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Suevon Lee joined Honolulu Civil Beat as a reporter in June 2017.
She was previously based in Los Angeles, where she wrote for legal news wire Law360. She also served as editor-in-chief of former print culture magazine, KoreAm Journal.
She has also worked in New York, where she was a reporting intern for ProPublica and editor/reporter for an affiliate publication of the New York Law Journal. She has also spent time in Florida, covering courts for the Ocala Star-Banner.
Originally from the D.C. suburbs, Suevon graduated from the University of Maryland with a degree in English. She holds a masters from Northwestern University’s Medill School of Journalism and a master of studies in law from Yale Law School.
Since the COVID-19 pandemic closed schools in March, the Hawaii schools chief says 80% to 95% of students have “consistent access to education material.”
But the Board of Education scored the school chief poorly in areas like operations, resource and personnel management.
Two new boards members were confirmed by the full Senate Thursday, but the renomination of Kili Namauu has been stalled by the Senate Education Committee.
The schools superintendent said in-person instruction will be reserved for students who are struggling with virtual learning.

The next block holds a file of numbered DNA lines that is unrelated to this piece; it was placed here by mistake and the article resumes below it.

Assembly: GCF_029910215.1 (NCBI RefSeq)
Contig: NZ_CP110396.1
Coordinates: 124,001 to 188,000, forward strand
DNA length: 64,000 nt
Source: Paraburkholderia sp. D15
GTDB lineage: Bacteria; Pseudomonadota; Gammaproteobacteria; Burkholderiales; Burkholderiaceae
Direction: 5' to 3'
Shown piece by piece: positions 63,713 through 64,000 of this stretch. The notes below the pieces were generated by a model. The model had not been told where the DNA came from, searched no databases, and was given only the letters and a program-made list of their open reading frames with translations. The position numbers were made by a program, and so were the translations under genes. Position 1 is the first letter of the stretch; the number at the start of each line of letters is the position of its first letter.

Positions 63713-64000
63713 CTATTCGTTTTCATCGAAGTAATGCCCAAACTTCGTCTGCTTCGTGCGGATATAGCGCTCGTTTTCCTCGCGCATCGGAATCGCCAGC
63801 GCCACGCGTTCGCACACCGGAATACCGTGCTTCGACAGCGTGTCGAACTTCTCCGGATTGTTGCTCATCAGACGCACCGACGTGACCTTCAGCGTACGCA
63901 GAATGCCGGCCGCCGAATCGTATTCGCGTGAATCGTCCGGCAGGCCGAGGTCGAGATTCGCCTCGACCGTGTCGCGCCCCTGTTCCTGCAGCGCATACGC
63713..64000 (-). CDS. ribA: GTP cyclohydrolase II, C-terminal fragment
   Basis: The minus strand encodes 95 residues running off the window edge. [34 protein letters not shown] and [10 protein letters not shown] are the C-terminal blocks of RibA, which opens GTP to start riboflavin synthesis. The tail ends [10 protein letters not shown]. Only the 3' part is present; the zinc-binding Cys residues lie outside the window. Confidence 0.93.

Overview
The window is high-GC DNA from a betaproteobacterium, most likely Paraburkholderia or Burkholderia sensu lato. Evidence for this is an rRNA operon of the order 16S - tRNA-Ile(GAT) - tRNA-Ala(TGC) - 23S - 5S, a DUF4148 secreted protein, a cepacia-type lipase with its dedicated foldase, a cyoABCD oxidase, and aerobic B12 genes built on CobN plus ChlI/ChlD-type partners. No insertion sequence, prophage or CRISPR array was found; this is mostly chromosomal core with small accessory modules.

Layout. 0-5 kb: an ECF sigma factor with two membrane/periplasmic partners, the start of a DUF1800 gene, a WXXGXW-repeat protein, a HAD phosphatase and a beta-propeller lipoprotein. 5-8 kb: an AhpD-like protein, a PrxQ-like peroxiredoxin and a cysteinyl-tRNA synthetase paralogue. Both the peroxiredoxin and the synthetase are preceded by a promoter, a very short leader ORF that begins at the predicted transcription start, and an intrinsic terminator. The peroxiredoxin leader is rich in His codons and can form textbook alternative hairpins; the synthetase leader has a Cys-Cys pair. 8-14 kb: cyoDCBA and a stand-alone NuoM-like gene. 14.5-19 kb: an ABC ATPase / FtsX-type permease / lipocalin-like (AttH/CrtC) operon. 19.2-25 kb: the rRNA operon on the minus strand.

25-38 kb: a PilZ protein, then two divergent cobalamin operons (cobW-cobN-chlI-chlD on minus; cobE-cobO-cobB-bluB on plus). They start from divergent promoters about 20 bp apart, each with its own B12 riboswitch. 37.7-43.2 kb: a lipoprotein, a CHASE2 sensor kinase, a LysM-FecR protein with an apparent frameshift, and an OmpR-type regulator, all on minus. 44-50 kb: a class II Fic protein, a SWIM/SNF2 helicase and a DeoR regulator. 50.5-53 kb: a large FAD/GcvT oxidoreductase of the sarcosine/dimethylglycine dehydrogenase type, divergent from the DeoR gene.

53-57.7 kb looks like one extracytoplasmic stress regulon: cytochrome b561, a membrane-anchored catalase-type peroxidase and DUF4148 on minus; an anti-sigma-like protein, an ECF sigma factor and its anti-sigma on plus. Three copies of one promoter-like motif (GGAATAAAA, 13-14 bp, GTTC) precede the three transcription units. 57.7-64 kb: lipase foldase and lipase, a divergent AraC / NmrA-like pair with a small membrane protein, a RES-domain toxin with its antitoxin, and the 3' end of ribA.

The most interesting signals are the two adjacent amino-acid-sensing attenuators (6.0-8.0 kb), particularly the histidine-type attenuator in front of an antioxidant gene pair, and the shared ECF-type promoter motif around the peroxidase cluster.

The superintendent also sent a message of thanks to the school community.
The results are based on 402 responses to a survey done by a Honolulu market research firm.
Superintendent Christina Kishimoto outlined some plans for federal stimulus money, including keeping salaries at current levels.
About 750 students still live on campus at the University of Hawaii Manoa. But most are being told to move out by May 16 even as the stay-at-home order makes it hard to find housing.
At least 100 private, licensed facilities have never closed since the pandemic, limiting care to children of essential workers.
Some schools are offering more financial aid to try and help families who are feeling the economic brunt of the coronavirus pandemic.
The Hawaii schools superintendent outlined some plans for a post-pandemic school system in a letter to Hawaii’s congressional delegation Monday.